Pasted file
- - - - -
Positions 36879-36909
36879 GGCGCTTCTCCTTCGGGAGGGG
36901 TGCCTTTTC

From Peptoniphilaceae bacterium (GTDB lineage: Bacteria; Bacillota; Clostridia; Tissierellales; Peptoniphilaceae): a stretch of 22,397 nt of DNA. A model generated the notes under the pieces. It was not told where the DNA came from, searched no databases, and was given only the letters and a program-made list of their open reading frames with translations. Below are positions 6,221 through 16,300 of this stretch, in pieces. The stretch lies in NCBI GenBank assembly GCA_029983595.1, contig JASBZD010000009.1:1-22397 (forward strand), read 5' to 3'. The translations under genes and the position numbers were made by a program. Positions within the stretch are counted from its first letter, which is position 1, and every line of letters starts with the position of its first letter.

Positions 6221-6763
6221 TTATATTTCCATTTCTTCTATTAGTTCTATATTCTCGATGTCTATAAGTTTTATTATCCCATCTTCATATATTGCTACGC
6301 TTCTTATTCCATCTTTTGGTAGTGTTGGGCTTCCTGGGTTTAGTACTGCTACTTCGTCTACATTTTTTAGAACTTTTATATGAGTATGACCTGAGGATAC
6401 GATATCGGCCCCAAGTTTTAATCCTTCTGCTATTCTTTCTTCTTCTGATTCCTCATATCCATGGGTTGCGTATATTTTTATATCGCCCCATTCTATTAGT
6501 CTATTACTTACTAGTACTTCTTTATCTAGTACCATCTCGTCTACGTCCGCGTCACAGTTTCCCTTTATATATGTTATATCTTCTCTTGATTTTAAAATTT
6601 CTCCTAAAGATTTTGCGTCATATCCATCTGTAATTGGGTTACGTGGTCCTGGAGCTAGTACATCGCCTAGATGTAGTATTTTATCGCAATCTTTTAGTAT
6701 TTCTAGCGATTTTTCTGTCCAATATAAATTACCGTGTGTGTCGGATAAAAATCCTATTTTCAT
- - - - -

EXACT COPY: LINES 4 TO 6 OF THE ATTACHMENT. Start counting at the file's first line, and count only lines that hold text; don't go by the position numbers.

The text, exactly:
From Peptoniphilaceae bacterium (GTDB lineage: Bacteria; Bacillota; Clostridia; Tissierellales; Peptoniphilaceae): a stretch of 22,397 nt of DNA. A model generated the notes under the pieces. It was not told where the DNA came from, searched no databases, and was given only the letters and a program-made list of their open reading frames with translations. Below are positions 6,221 through 16,300 of this stretch, in pieces. The stretch lies in NCBI GenBank assembly GCA_029983595.1, contig JASBZD010000009.1:1-22397 (forward strand), read 5' to 3'. The translations under genes and the position numbers were made by a program. Positions within the stretch are counted from its first letter, which is position 1, and every line of letters starts with the position of its first letter.

Positions 6221-6763
6221 TTATATTTCCATTTCTTCTATTAGTTCTATATTCTCGATGTCTATAAGTTTTATTATCCCATCTTCATATATTGCTACGC